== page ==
Scenario: Configuring a Test Environment for Web Deployment
This topic describes a typical web deployment scenario for developer or test environments and explains the tasks you need to complete in order to set up a similar environment.
When developers work on web applications, they're often given access to a server environment that they can use to test changes to their applications in a realistic setting. This kind of development or test environment typically has these characteristics:
- The environment consists of a single web server and a single database server.
- The developers usually have administrator privileges on the servers, to let them configure the environment to the requirements of their applications.
- Changes to applications are deployed on a frequent basis, so the environment needs to support single-step or automated deployment.
For example, in our tutorial scenario, Matt Hink is a developer at Fabrikam, Inc. Matt is working on the Contact Manager solution and regularly needs to deploy changes to a test environment. Matt is an administrator on the test web server and the test database server. Initially, Matt needs to be able to deploy the solution to the test environment directly.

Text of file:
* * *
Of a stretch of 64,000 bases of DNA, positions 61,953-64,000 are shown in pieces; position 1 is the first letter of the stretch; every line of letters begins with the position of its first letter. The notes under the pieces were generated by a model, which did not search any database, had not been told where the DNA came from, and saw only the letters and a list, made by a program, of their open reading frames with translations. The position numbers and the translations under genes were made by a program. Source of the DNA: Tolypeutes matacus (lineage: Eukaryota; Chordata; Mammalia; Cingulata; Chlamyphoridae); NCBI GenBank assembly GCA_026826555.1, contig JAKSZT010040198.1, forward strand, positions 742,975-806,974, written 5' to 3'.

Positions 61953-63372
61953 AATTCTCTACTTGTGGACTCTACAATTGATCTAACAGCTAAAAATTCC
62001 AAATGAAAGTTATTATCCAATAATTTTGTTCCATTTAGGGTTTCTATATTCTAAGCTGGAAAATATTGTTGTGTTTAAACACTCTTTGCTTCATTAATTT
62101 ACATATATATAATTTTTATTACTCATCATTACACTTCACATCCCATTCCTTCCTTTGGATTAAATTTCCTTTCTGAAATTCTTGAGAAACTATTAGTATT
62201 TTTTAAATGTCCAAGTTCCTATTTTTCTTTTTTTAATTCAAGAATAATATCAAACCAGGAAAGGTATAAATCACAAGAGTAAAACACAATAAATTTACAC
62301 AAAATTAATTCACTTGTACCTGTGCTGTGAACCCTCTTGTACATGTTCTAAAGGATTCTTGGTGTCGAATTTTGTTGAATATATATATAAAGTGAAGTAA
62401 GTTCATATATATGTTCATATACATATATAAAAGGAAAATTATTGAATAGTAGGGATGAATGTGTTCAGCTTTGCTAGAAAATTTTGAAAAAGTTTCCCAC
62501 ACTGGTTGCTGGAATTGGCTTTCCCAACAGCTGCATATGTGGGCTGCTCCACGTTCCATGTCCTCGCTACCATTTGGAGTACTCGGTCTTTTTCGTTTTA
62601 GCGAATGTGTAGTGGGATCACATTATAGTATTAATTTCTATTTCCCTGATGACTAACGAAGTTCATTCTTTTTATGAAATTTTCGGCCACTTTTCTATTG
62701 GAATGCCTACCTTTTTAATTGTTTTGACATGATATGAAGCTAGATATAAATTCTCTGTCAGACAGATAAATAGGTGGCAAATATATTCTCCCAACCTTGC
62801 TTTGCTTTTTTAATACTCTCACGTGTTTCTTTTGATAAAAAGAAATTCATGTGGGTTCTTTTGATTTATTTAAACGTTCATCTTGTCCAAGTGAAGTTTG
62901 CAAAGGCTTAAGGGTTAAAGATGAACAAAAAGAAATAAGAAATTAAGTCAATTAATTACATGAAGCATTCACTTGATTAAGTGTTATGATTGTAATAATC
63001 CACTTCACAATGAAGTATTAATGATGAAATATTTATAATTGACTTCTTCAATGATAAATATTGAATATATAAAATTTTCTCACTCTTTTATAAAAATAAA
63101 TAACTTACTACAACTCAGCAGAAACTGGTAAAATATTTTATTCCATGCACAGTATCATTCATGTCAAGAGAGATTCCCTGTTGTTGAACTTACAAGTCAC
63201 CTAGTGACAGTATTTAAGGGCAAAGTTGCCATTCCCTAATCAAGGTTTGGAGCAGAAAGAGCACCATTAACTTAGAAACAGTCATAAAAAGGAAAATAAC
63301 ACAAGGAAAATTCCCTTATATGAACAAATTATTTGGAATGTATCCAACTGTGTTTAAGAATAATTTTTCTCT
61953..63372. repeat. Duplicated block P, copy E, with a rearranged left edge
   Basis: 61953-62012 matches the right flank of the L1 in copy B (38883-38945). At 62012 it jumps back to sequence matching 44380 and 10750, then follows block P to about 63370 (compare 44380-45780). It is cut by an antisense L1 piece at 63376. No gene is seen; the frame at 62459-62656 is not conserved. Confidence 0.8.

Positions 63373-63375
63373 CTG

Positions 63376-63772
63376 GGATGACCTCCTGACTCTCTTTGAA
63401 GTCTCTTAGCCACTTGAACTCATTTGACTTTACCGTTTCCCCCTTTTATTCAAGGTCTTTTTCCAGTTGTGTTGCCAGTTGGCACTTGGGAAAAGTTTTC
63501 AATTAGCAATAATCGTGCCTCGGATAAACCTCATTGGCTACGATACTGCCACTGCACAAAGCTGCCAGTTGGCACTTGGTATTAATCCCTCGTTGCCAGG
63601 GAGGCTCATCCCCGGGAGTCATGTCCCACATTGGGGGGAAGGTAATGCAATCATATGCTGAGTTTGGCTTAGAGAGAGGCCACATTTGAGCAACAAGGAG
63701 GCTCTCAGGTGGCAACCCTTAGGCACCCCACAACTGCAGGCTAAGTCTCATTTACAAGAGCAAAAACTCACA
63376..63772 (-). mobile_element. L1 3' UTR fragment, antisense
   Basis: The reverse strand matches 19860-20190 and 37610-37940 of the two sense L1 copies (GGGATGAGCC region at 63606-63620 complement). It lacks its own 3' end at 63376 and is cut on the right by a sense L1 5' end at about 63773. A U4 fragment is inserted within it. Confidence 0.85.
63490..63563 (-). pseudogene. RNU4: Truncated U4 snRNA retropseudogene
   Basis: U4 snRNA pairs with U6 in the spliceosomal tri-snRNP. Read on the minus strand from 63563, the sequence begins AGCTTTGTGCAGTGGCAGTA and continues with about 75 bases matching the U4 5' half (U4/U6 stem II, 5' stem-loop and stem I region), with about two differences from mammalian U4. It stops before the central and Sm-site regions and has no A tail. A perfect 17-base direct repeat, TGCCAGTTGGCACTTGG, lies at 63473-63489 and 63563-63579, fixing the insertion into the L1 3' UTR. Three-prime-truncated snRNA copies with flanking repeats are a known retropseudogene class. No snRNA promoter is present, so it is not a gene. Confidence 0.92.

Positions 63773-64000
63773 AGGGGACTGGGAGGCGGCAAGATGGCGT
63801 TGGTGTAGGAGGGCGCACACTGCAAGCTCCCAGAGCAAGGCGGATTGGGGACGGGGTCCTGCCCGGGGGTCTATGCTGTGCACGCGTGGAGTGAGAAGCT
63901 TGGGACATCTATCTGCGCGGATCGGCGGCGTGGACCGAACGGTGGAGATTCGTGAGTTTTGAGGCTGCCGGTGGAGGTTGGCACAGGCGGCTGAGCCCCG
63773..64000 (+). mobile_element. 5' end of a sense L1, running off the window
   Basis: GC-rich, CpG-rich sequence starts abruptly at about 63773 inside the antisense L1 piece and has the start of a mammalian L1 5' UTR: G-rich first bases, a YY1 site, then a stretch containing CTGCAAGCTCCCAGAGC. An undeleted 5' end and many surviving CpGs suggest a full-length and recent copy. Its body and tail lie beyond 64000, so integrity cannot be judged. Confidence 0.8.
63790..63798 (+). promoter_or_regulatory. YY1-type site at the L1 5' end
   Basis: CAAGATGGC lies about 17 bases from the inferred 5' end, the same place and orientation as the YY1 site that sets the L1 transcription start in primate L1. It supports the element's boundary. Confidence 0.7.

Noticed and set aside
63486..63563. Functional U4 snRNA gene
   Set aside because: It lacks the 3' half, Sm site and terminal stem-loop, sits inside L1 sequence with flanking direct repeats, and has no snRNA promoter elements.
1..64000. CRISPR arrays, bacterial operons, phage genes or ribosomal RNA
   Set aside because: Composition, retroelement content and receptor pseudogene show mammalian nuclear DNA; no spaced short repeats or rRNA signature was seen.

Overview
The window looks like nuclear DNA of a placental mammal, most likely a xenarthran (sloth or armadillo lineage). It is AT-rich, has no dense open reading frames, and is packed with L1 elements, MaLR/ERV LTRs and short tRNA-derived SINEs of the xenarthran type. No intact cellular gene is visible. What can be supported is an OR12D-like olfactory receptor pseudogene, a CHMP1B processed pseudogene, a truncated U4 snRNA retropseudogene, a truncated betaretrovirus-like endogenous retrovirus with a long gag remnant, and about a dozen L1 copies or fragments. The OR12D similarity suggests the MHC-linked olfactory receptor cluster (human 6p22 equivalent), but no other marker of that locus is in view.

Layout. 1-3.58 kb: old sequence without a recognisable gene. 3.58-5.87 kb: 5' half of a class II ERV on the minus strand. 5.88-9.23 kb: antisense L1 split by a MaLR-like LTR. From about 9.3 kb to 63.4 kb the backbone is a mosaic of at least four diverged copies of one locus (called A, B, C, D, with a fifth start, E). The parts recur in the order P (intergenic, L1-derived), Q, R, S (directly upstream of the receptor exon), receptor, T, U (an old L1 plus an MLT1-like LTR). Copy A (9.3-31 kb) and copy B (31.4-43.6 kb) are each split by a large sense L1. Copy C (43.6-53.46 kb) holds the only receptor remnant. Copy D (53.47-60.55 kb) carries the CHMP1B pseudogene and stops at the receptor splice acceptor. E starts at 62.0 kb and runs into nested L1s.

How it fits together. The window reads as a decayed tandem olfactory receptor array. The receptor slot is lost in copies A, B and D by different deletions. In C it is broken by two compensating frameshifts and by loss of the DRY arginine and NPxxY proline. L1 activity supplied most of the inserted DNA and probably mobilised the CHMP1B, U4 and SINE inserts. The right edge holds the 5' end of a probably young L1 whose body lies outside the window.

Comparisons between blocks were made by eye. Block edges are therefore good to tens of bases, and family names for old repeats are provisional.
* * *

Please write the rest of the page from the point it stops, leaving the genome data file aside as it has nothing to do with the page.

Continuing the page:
As work progresses and more developers join the team, the Contact Manager solution is configured for continuous integration (CI) in Team Foundation Server (TFS). Whenever a developer checks in content, Team Build should build the solution, run any unit tests, and automatically deploy the solution to the test environment.
The test environment needs to support single-step or automated deployment from a remote computer, so you have a choice of two main approaches. You can:
- Configure the test web server to support deployment using the Web Deployment Agent Service (the "remote agent").
- Configure the test web server to support deployment using the Web Deploy handler.
Note: You could also use Web Deploy On Demand (the "temp agent"). This is similar to the remote agent approach in terms of requirements and constraints.
In this case, the developers have administrator privileges on the destination servers, and the test environment is not subject to strict security constraints, so the logical choice is to configure the test web server to support deployment using the remote agent. This is less complex and requires less initial configuration than the Web Deploy Handler approach. You'll also need to configure your database server to support remote access and deployment.
These topics provide all the information you need in order to complete these tasks:
- Configure a Web Server for Web Deploy Publishing (Remote Agent). This topic describes how to build a web server that supports Web Deploy publishing, using the remote agent approach, starting from a clean Windows Server 2008 R2 build.
- Configure a Database Server for Web Deploy Publishing. This topic describes how to configure a database server to support remote access and deployment, starting from a default installation of SQL Server 2008 R2.
For guidance on configuring a typical staging environment, see Scenario: Configuring a Staging Environment for Web Deployment. For guidance on configuring a typical production environment, see Scenario: Configuring a Production Environment for Web Deployment.